Anish Kapoor opens at MoCAUP in Shenzhen, China
5 April 2021
This comprehensive presentation at Shenzhen Museum of Contemporary Art and Urban Planning (MoCAUP), on view from 2 April – 4 July 2021, spans the full breadth of Anish Kapoor's practice and presents some of the most clelebrated and substantial works of the last thirty-five years — from his iconic wax sculptures, paintings, stainless steel sculpture, mirrors to his models of past and potential pavilions, sculptures and landworks.
The exhibition includes Kapoor’s mirrored steel work S-Curve (2006), which morphs from concave to convex, bending and twisting its surroundings, turning the world upside down before restoring order and revealing a clear reflection of the visitors. Viewpoints are further shifted by a curated selection of Kapoor’s reflective stainless steel sculptures, including Stave (2013) and Non-Object (Door) (2008). Rather than simply reversing or mirroring their subjects, these works challenge viewers’ perceptions by absorbing or dissolving figurative imagery and the fabric of the building entirely, simultaneously denying bodily presence while suggesting an all-enveloping connection with the environment and each other.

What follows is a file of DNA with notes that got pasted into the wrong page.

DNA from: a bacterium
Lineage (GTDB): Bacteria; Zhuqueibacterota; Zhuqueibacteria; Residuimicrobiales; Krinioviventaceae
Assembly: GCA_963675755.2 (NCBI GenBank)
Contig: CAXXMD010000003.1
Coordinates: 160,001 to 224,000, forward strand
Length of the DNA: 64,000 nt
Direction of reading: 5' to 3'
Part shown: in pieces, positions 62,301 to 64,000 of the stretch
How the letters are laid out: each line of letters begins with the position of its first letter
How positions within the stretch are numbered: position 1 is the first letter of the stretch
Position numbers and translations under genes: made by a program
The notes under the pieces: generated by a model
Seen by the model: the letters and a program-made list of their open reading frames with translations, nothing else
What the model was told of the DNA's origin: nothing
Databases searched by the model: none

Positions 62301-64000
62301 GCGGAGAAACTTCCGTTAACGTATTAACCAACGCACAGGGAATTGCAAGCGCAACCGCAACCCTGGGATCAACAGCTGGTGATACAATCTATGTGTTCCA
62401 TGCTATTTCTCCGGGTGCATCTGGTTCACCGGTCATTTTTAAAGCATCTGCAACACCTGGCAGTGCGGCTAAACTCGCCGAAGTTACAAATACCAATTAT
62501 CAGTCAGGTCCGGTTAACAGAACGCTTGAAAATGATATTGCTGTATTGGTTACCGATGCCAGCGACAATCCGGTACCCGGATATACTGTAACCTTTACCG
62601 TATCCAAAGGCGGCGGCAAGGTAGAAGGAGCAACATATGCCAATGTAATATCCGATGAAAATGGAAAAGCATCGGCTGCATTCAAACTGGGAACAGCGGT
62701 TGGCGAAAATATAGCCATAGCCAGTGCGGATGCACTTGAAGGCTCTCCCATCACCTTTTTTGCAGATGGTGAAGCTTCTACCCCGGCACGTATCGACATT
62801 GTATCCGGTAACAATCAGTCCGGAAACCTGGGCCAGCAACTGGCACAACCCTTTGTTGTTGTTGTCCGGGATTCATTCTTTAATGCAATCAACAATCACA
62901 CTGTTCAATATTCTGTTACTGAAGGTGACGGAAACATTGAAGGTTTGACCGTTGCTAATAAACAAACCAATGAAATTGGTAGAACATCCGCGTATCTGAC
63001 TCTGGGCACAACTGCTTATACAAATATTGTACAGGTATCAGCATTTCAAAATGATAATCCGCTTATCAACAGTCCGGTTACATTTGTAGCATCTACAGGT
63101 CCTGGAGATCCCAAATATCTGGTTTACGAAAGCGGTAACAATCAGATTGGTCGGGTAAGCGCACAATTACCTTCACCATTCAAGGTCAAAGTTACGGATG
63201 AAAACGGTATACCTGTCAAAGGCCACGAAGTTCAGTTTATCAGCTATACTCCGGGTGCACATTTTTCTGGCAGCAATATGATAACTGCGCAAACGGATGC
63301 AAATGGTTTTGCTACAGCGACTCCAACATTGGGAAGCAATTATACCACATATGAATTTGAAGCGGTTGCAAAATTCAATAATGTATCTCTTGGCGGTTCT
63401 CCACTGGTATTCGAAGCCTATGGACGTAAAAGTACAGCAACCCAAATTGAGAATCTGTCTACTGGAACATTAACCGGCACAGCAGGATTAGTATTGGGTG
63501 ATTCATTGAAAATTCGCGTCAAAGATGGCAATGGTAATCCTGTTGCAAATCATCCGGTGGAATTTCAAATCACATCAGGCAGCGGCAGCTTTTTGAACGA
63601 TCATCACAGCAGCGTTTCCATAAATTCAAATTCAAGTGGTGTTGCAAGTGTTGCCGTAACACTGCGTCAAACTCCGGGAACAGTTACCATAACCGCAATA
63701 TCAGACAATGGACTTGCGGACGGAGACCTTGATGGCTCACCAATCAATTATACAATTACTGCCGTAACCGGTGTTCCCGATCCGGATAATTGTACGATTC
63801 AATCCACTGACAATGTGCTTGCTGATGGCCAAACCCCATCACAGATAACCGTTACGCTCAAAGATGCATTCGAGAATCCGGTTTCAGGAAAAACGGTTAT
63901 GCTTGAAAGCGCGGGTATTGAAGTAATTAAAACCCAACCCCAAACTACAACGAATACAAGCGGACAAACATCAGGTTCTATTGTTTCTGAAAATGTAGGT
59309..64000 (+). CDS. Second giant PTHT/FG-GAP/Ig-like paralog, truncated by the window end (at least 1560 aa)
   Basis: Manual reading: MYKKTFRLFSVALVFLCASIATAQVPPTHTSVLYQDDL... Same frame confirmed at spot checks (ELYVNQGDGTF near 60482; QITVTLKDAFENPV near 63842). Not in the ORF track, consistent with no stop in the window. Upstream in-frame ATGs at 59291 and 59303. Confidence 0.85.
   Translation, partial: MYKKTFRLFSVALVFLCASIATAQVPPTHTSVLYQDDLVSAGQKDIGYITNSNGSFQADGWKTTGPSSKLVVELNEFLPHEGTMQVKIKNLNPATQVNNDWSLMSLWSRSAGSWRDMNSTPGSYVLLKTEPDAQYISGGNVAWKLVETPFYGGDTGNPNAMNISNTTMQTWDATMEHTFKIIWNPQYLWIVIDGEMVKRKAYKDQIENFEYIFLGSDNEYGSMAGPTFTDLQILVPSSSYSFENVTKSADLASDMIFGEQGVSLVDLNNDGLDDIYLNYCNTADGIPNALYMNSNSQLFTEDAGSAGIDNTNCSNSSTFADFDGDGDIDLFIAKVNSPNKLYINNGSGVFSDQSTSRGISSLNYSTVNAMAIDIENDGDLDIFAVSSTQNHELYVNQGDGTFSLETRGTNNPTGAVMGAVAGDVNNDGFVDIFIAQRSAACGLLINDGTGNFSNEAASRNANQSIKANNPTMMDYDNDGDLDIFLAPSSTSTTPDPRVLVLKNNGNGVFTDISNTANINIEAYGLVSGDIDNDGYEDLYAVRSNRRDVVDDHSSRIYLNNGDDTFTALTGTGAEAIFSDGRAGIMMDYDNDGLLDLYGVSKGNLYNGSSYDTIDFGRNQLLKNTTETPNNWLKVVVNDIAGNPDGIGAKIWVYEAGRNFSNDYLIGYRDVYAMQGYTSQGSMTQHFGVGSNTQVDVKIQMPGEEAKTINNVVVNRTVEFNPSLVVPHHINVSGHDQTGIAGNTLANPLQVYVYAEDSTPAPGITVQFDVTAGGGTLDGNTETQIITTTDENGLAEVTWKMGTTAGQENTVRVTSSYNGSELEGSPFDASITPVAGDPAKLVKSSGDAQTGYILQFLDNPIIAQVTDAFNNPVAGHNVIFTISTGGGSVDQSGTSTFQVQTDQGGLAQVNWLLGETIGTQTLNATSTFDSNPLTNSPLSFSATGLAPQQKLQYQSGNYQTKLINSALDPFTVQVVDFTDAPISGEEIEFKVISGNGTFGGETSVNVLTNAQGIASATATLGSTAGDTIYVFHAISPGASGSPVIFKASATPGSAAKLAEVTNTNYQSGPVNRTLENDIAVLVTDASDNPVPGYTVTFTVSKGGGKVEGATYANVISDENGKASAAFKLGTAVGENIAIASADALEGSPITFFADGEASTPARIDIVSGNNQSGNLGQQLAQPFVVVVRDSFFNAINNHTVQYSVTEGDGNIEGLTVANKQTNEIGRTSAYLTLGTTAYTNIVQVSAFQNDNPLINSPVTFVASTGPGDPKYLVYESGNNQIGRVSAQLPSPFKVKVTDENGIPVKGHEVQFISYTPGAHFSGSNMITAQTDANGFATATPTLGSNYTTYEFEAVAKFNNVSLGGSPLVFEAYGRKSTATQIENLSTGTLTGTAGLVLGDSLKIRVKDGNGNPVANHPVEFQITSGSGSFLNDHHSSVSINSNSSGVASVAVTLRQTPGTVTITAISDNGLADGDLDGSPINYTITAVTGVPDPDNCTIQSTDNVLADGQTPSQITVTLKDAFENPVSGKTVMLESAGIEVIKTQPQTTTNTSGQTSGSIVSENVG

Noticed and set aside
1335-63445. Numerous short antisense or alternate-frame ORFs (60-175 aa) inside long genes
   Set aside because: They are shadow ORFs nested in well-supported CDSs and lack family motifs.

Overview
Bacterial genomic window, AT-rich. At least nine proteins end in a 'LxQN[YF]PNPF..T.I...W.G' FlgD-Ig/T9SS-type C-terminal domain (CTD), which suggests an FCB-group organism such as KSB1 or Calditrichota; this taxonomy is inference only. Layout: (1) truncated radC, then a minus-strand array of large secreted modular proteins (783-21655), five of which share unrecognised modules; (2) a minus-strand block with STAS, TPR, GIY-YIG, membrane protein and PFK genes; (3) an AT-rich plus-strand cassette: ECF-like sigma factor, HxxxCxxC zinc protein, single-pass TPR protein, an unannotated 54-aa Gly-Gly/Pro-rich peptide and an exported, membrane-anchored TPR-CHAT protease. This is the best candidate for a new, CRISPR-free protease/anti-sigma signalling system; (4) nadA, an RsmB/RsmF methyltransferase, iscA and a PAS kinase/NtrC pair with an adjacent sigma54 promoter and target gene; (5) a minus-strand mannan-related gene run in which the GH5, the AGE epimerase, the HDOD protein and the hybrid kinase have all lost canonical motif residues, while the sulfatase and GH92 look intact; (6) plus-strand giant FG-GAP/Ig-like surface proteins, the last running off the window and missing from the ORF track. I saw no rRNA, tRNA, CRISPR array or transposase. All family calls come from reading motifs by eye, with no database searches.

Kapoor’s use of raw paint pigment – a material formed of pure colour that soaks up light and refutes the surface scrutiny allowed by his polished surfaces –was the foundation for a seminal series of pigment sculptures that are on view in the museum's galleries. Central to the exhibition is My Red Homeland (2003), a large-scale, self-generating installation. Here, a metal blade is mechanically driven around an open circular container filled with 25 tons of molten red wax. Over the course of an hour the blade slowly orbits the deep-red matter, appearing as if to churn, form and reform the wax.
This follows the 2019 edition at the Central Academy of Fine Arts (CAFA) Museum and Taimiao Art Museum of the Imperial Ancestral Temple, by the walls of the Forbidden City in Beijing. Developed over a number of years, the major exhibition illustrates an important moment of cultural exchange and explores how Kapoor’s visual language can create shared experiences globally.